Our New Normal

21 May 2020, 3:30PM

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It has been seven weeks (but who is counting) since staff and students have been onsite at Marist Regional College and longer still since we have had a sense of normality. With students expected to return to school in the coming weeks we can find ourselves asking many questions:  

“Is it safe to return?”  “What will the classroom look like?”  “Will my friends still like me?”  “What will be different about school?”  “What if there is another outbreak of the virus?”  “Will my child be behind in their work?” 

While the research continues to say that returning to school is safe for students (see ‘Article’). The reality is that many of the answers to these questions remain unknown. However, what we do know is that uncertainty or unknowns often lead to increased feelings of anxiety.  

Simply put, anxiety often arises from overestimating the size of a challenge or risk and underestimating our ability to handle it. On the other hand, thinking about our strengths and coping skills, as well as taking the time to develop a plan for how we might handle future difficulties can act to alleviate or manage some of these feelings.  

Two months ago, as COVID-19 developed and our country went into isolation, there was an influx of information available about supporting our mental and physical health. Now, as we come out of isolation, it is just as important to focus on supporting our mental health. Things that we considered to be normal before, may now, after periods of slow, quiet and solidarity leave us feeling stressed or uncomfortable. For example, the increased stimulation, having to talk to more people, everyday noises, managing multiple demands and waiting in traffic. Luckily, restrictions are being lifted slowly which will prevent us from feeling flooded by all of this.  

What can be done at home to start preparing students to return to school? 

For parents: 

  • Start discussing the return to school. Including, when it will happen and (where possible) try to answer any questions that your teenager might have. If you don’t know the answer encourage them to get in touch with their teacher or Year Level Coordinator.  
  • Try to validate and acknowledge any feelings that your teenager may express regarding their return to school. If specific worries are identified, consider how you or your child might handle these. This activity can be done by completing two columns. One titled: ‘What might be difficult for me?’ And the other: ‘How will I handle this?’ 

For students: 

  • If you haven’t already, instill a regular routine. Including: sleep (consistent bed/wake time), eating at appropriate mealtimes, showering and getting dressed for the day and going outside and doing some form of physical activity each day.  
  • In the lead up to the return, try to go out more often. For example, on a family bike ride, going to the supermarket, or on a walk with a friend.   
  • Locate all the items that you will need to return to school, including your uniform, computer and lunchbox.  

What will school be doing to support returning students? 

School provides predictable daily routines and boundaries, which are all important factors for preventing and managing mental health challenges. When students return to school, we will be working to keep these routines and expectations as consistent as possible, to how they looked before Learning@Home commenced.  Therefore, providing a sense of comfort to students and removing the need for young people and their families to impose their own routines.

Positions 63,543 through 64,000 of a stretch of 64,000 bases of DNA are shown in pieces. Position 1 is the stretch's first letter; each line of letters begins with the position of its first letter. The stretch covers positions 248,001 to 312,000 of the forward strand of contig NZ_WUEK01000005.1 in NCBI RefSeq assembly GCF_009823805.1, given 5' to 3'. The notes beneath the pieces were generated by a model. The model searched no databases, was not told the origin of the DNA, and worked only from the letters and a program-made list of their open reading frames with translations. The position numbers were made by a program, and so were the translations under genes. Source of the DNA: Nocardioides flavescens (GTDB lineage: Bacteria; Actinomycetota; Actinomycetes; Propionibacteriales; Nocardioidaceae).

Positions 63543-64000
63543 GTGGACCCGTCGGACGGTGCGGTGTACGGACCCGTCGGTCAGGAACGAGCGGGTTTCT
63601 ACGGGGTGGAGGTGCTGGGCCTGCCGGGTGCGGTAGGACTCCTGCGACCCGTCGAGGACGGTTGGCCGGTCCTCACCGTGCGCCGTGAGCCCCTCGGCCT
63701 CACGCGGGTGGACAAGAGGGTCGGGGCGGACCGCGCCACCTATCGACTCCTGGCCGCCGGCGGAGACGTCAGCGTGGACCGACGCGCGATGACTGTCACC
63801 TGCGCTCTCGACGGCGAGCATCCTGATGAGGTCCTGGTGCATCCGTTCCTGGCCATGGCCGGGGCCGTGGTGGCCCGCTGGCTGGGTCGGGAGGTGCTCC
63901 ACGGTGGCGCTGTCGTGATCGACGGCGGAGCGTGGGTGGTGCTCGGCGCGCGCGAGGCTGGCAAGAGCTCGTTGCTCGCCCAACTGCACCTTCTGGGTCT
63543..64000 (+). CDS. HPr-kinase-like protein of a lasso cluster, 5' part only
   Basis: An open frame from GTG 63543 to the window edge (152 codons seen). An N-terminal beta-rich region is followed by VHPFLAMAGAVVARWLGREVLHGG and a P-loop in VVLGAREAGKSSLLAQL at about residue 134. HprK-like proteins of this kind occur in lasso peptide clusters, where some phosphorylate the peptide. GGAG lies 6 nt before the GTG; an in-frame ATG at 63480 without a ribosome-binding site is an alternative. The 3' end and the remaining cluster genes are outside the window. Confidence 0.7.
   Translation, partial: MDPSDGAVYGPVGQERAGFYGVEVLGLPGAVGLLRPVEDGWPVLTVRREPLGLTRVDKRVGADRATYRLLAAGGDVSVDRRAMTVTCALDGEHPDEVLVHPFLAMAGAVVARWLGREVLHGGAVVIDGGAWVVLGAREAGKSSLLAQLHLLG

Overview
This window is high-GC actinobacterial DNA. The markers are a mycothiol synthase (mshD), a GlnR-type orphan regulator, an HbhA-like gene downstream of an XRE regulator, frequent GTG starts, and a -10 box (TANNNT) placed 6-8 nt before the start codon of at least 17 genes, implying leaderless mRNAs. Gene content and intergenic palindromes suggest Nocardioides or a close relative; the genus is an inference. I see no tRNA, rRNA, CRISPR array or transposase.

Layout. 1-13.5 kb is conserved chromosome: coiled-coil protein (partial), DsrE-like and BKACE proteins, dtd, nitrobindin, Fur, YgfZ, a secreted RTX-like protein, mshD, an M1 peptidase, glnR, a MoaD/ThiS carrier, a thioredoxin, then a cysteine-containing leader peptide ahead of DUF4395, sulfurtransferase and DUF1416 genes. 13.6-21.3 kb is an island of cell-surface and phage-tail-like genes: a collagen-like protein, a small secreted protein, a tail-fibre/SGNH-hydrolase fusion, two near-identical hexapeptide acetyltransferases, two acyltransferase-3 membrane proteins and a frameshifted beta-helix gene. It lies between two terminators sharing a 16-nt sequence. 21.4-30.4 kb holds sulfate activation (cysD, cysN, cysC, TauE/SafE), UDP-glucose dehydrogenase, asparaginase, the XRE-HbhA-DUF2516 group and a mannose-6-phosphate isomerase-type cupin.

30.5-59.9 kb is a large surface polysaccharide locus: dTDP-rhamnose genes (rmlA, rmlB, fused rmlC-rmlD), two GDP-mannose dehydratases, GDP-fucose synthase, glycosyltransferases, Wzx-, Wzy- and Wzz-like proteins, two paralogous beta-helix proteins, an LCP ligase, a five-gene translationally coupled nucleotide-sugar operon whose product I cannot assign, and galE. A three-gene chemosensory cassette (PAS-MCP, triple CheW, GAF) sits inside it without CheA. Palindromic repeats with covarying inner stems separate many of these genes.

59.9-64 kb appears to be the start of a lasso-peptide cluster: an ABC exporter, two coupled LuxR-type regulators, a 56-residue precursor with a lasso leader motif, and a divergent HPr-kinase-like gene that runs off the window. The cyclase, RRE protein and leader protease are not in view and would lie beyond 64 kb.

Another strategy that is known to reduce feelings of anxiety and one that has and will continue to be a focus at Marist, is providing clear communication. As a school community we have tried to provide regular updates and information about COVID-19 and what this means for our students. This will continue to occur moving forward and we ask that you too focus on communication. Please contact your teenager’s teacher or Year Level Coordinator with any concerns about returning to school.  

Our teaching staff are planning for students to return and are committed to supporting their ongoing learning and academic needs. In addition to this, we will focus on student wellbeing, by continuing to look out for one another and having regular conversations about how we are finding the return. Our Pastoral Care and Wellbeing Teams will also be available to provide more targeted support as needed.  

A Final Thought: 

It is also important to take the time to reflect on this experience and consider all the good that has come out of these uncertain times. I for one, have appreciated slowing down, playing board games with my family, and making time to read and cook. I am pleased that society has been forced to use technology to become more efficient. I have loved seeing the acts of kindness occurring within my immediate network and wider community, and I am proud of the way our students have developed independence and confidence as they have had to take more ownership of their learning.  

I encourage you all to take some time to reflect on this experience, (the good and the bad). By asking yourself: 

“What have you been grateful for?”  “What have you learnt?”  “What have you enjoyed?”  “What have you found to be the most challenging?”  “What are you most looking forward to in the future?”  “What will you be more mindful of continuing in the future?” 

Here at Marist Regional College, we are excited to welcome back our students and feel blessed to be able to continue to support them in all the ways that we love. As with this entire COVID-19 journey, we are creating a new normal and we encourage you to join us on this journey – day by day.  

Miss Nicole Young, College Psychologist